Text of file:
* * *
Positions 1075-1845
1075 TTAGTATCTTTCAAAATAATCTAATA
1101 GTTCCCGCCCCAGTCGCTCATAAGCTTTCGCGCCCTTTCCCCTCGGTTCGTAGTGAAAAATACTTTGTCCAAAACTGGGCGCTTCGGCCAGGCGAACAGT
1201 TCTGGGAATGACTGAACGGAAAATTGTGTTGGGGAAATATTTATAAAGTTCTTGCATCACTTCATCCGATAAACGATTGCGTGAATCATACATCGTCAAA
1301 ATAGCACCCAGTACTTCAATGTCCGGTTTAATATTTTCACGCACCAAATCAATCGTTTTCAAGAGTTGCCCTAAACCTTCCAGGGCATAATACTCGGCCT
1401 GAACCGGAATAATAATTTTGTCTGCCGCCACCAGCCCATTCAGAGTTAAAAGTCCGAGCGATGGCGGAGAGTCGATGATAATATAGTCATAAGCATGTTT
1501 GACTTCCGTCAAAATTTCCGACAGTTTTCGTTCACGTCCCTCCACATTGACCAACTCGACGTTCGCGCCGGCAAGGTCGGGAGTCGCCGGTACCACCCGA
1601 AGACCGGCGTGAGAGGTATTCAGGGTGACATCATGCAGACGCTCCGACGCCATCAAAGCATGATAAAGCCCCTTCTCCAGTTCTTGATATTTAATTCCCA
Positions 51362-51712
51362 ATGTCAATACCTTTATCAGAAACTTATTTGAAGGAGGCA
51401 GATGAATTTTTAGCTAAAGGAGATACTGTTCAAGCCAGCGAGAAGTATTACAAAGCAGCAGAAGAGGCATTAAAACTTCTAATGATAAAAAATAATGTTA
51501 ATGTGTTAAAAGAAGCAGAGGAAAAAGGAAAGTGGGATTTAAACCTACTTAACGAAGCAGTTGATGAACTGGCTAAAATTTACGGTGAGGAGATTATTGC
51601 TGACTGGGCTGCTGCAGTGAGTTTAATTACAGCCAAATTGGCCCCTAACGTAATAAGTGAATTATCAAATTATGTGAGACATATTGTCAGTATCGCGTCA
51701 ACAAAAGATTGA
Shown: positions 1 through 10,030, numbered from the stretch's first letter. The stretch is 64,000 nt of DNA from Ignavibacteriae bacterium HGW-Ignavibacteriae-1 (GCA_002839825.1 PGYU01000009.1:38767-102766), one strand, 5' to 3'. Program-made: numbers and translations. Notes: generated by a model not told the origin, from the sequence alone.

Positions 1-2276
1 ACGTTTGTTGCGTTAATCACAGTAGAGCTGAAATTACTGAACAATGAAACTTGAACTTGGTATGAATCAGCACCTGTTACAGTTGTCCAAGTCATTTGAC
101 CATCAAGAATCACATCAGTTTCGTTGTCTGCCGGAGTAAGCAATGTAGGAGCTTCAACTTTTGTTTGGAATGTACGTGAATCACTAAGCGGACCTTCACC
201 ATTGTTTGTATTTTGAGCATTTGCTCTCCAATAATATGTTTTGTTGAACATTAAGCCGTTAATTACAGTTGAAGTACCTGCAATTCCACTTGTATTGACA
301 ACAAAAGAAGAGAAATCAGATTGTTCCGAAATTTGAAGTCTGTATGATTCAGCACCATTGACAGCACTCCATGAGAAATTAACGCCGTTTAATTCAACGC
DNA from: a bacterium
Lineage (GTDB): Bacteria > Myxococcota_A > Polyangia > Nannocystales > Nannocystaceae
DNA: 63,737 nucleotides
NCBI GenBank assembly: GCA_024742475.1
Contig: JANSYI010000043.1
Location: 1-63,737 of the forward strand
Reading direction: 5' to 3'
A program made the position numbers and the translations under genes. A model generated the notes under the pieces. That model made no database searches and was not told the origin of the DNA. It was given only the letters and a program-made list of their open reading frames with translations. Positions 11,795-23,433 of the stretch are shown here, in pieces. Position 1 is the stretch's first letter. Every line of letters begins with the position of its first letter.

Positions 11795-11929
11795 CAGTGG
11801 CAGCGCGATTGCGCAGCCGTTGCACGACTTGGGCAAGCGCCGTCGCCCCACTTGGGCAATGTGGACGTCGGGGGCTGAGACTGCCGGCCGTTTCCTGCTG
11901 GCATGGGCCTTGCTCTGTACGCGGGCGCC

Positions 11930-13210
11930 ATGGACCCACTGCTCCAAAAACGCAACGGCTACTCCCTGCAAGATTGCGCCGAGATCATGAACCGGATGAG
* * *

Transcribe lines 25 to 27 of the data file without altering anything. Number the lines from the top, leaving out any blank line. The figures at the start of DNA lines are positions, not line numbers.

Contig: JANSYI010000043.1
Location: 1-63,737 of the forward strand
Reading direction: 5' to 3'